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The Joseph C. O’Mahoney Federal Center in downtown Cheyenne. Photographed Thursday, June 3, 2021. Michael Cummo/Wyoming Tribune Eagle

CHEYENNE – Five people, including two Cheyenne residents, will be tried in federal court early next year after being charged with multiple firearms offenses.

Tierra Holland, 33, and Darwin Francisco Thomas, 33, both live in Cheyenne. They were charged alongside Sherwin J. Williams, 26, of Lancaster, California; Dexter Alfred Thomas, 31, of Gardena, California; and Phillip Martin Flores of Las Vegas, Nevada. All have pleaded not guilty to their respective charges.

All of the defendants were charged with conspiracy to make false statements during the purchase of firearms and unlawfully transporting firearms out of Wyoming.

A jury trial is set for 9:30 a.m. Jan. 18 before U.S. District Judge Alan B. Johnson in Cheyenne. The trial is expected to last eight days, according to a Wednesday news release from the office of the U.S. Attorney for Wyoming.

According to a grand jury indictment filed July 22, Holland, Darwin Thomas, Williams, Dexter Thomas and Flores conspired to direct and use two individuals to purchase firearms for them in Wyoming from July 2020 to about April 30, 2021. All except Holland allegedly provided money for these purchases. Williams, Dexter Thomas and Flores allegedly traveled across state lines into Wyoming and then left with the newly purchased firearms.

Additionally, Holland was charged with one count of aiding and abetting someone making a false statement during the purchase of a firearm, while Darwin Thomas was charged with six counts of the same offense. Williams was charged with making a false statement during the purchase of a firearm, and Dexter Thomas was charged with three counts of aiding and abetting someone making a false statement during purchase of a firearm.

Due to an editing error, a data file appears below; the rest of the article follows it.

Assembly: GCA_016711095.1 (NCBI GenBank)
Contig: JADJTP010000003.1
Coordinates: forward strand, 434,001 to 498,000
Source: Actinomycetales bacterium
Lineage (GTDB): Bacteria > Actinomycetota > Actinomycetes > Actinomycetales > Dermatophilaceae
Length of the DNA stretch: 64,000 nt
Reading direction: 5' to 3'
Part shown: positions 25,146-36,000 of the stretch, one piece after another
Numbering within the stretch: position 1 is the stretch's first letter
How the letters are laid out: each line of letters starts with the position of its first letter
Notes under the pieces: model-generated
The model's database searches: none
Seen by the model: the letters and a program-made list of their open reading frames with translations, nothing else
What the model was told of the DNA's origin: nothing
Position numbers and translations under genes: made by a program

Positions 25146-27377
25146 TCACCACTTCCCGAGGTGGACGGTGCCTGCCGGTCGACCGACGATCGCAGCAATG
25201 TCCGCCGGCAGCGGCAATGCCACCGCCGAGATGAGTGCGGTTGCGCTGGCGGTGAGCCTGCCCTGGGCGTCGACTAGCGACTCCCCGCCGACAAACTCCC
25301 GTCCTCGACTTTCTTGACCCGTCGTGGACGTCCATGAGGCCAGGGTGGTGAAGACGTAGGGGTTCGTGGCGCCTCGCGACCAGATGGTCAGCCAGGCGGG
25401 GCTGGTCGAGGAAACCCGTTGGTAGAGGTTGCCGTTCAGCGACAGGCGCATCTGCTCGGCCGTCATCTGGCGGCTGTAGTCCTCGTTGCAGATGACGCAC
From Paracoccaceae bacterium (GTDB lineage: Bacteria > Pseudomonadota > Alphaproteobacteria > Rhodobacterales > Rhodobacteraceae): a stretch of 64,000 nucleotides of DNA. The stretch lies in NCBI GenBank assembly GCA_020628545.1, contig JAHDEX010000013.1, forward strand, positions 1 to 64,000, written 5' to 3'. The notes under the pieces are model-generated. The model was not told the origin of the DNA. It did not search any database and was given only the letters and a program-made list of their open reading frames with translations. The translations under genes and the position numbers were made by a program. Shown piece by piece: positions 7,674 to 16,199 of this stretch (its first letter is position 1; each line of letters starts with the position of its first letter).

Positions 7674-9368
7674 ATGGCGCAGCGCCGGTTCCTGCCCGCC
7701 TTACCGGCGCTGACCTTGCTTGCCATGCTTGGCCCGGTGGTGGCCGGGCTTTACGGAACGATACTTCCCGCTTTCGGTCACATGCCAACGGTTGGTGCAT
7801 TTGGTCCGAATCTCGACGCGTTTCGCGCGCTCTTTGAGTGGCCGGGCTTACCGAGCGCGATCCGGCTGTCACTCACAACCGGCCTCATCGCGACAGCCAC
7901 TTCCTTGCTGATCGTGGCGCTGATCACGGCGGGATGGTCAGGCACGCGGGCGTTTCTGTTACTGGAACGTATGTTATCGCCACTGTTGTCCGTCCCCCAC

A sixth defendant in the case, Kenton Oliver Thomas, has not yet been arrested or arraigned. He is charged with one count of conspiracy to make false statements during the purchase of firearms and unlawfully transporting firearms out of Wyoming, along with two counts of making a false statement during the purchase of a firearm.

Darwin Thomas, one of the Cheyenne residents, could face up to 35 years in prison and a maximum fine of $1.75 million – the most severe potential consequences for any defendant in the case. Holland, the other Cheyenne resident, could face up to 10 years in prison and a maximum fine of $500,000.

If convicted, all of the defendants would be required to forfeit to the federal government any firearms or ammunition involved in the case.

In the initial complaint filed April 29, Williams was accused of falsifying his home address to obtain a Wyoming ID, which he then used to purchase firearms in Wyoming. An investigation found that Williams had most recently lived in Los Angeles, and that he’d not previously lived in Wyoming, despite him saying so to obtain the state ID card and on a federal form he signed when purchasing multiple firearms at Frontier Arms and Supply in Cheyenne.

Williams and the other defendants allegedly communicated with one another over Facebook Messenger about the types and prices of firearms they wanted to buy, and discussed where they would buy them, according to the July indictment. They were then allegedly involved, to various degrees, in illegally paying for, obtaining and transporting those firearms across state lines over about a 10-month period in 2020 and 2021.

Agencies involved in investigating the case include the FBI, the federal Bureau of Alcohol, Tobacco, Firearms and Explosives, the Wyoming Division of Criminal Investigation, the Cheyenne Police Department and the Laramie Police Department. Assistant U.S. Attorney Timothy J. Forwood is prosecuting the case.

Hannah Black is the Wyoming Tribune Eagle’s criminal justice reporter. She can be reached at hblack@wyomingnews.com or 307-633-3128. Follow her on Twitter at @hannahcblack.

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